A local authority cannot be compelled to take action under the Derelict Sites Act 1990 in relation to a house in a derelict condition
Title: Hussey & anor -v- Dublin City Council
Judgment was given by Mr Justice O'Higgins on January 14th, 2008.
A local authority cannot be compelled to take action under the Derelict Sites Act 1990 in relation to a house in a derelict condition, even if it could become dangerous in the future and cause significant problems for neighbouring properties.
The case was taken by some of the owners of Nos 17 and 21 Northumberland Road, Dublin, to force Dublin City Council to take action under Section 10 of the Derelict Sites Act 1990 regarding the condition of No 19 Northumberland Road, which lies between Nos 17 and 21.
All three houses are listed, though this was not a major feature of the case.
Section 10 of the Act states that it shall be the duty of a local authority to take all reasonable steps, including the exercise of statutory powers, to ensure that land in its area does not become, or continue to be, a derelict site. This is defined as any land which detracts to a material degree from the amenity, character or appearance of land in the neighbourhood.
The dispute arose out of the failure of the owners of No 19 Northumberland Road to maintain the premises.
The house is the subject of an unresolved legal dispute between members of the King family. It became vacant when its then occupant, Cecil King, died in 2003. In October of that year it was damaged by fire caused by trespassers.
It continued to deteriorate and there were a number of attempts to break into it.
The applicants first drew the attention of the city council to the state of the house in 2001, asking it to intervene, particularly in the light of the architectural heritage of the three protected houses. Further correspondence took place in 2005, during which one of the applicants indicated that proceedings would be instituted if nothing was done.
The council's dangerous buildings department visited the house, and as a result the King family replaced four windows destroyed in the fire. However, the applicants maintained that the respondent did not appreciate the urgency or seriousness of the situation, and was not doing anything further.
It was not disputed that the house was "dilapidated, run down, neglected and in very poor condition internally and in urgent need of refurbishment". It was also conceded by the council that it was in a "derelict condition", but not that it was a "derelict site" within the meaning of Section 3 of the Act.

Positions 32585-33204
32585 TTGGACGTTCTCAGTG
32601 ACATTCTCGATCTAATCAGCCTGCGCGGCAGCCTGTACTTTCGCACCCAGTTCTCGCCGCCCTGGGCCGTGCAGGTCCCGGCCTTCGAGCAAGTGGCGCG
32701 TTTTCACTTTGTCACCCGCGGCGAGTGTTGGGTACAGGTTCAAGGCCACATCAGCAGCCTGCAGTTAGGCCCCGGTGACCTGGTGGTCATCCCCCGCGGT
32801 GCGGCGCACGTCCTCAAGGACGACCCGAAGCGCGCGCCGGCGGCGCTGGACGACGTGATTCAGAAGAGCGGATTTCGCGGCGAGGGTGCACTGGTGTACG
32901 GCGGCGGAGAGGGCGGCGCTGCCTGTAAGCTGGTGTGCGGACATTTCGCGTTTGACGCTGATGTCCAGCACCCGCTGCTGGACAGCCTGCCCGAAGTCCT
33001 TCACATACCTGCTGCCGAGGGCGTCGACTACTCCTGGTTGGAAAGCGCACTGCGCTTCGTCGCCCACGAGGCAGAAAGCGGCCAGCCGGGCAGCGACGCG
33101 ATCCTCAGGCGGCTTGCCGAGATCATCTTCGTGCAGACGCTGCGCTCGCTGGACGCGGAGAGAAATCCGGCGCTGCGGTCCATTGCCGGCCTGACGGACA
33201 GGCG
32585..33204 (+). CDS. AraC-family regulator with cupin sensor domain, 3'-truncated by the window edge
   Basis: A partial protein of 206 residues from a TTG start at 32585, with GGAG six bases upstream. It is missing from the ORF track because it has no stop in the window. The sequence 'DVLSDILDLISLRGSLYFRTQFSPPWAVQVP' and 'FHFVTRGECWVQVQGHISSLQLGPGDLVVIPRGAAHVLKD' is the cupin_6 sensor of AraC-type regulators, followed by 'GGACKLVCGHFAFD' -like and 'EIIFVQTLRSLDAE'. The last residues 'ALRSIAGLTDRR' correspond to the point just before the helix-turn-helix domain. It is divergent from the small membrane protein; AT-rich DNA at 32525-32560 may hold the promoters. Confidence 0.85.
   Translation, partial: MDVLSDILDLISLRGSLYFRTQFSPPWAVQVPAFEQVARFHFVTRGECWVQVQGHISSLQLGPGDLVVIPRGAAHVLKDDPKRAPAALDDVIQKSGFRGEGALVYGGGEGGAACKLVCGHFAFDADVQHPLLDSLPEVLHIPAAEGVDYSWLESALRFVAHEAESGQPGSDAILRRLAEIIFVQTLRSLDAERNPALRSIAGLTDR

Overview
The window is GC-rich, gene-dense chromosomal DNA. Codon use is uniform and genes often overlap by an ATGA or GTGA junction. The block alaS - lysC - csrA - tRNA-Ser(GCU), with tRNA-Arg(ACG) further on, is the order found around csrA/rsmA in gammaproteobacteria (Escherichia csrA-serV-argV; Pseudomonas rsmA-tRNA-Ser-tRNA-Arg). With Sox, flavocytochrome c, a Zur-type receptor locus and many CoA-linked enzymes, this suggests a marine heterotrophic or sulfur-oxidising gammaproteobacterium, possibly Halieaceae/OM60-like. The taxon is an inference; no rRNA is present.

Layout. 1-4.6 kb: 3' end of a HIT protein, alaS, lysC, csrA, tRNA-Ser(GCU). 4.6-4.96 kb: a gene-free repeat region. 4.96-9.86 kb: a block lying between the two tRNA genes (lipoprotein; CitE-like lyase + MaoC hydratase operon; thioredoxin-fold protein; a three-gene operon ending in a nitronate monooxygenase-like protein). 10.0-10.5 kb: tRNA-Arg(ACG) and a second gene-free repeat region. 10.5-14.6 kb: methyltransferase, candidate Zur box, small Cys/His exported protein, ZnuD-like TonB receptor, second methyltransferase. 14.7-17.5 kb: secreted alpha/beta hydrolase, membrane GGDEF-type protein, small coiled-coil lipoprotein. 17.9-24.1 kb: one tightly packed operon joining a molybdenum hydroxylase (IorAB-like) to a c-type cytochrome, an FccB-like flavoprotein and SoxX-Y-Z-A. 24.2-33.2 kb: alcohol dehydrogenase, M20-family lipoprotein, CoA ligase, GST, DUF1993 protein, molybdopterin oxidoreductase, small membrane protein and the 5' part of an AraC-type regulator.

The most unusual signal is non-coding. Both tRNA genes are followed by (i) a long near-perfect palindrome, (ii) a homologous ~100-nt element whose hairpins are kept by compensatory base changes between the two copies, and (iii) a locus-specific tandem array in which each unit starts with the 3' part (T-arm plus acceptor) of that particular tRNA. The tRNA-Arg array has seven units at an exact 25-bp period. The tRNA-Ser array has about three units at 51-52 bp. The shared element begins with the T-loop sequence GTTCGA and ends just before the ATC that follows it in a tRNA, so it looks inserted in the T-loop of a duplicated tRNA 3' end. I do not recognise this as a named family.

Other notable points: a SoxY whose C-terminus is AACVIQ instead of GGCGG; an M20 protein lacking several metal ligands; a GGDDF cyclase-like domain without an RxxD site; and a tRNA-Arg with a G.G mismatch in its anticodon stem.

An affidavit from an engineer for the applicants stated that wet and dry rot were extremely active throughout the building; that it was attacked by insects such as weevil and woodworm and that it was vitally important not only for the well-being of the building in question, but of the adjacent building, No 17, that urgent control measures be put in place to stop water getting in.
Expert witnesses for the applicants and the respondents disagreed on whether the building was dangerous.
Mr Justice O'Higgins said the issue was whether it was the responsibility of the council to prevent the ingress of water and the spread of rot.
"I consider that the duties imposed by S. 10 of the Derelict Sites Act are expressed in clear and unambiguous terms and the question for determination by the court is whether the respondent has been shown to have neglected to perform that duty, and whether the court should compel it to do so by order of mandamus," he said.
He said that inspections had been carried out on 10 occasions from 2005; that notices were served under S. 8 (2) of the Act, notifying the proprietors of intention to visit the affected property; that four windows had been replaced as a result, following which the council maintained the building had been rendered non-derelict; it had also been examined by the Dangerous Building section of the city council and propping works were carried out.
The Act refers to "land in the neighbourhood," he said, and "it would be unduly strained and artificial to describe the presence of damp and ingress of water and future danger of spread of rot as matters detracting or likely to detract from the amenity character or appearance of land in the neighbourhood".
There was nothing in the Act to suggest that it intended to impose a duty on the council to exercise the duties of the owners of the premises.
The Act allowed the council to serve notice on the person appearing to be the owner of premises calling on them to take action to remedy the situation. Only if they failed to do so could the local authority take action itself, he said.
Under the Local Government (Sanitary Services) Act 1964 the council had powers in relation to dangerous buildings. If a building was dangerous the court could order the council to serve notice on the owner or occupier, but it would be wrong for the court to act on the presumption that there would be non-compliance with that notice.
He said that if the premises continued to be totally neglected it probably will at some future date become dangerous, but it would be inappropriate to grant a mandatory injunction on the assumption that the respondent, who is already monitoring the situation and who had already taken action, would not do so in the future.
"The building, although in a rundown and seriously neglected condition, is not a 'derelict site' within the meaning of S. 3 of the Derelict Sites Act. It is not open to me to find that it is a dangerous building. It follows that the respondents are not in default of any of their obligations under S. 10 of the Act. This application must, therefore, fail," he concluded.
The full judgment is available on www.courts.ie
Solicitors: Hussey Fraser, Northumberland Road, Dublin (for the applicants)
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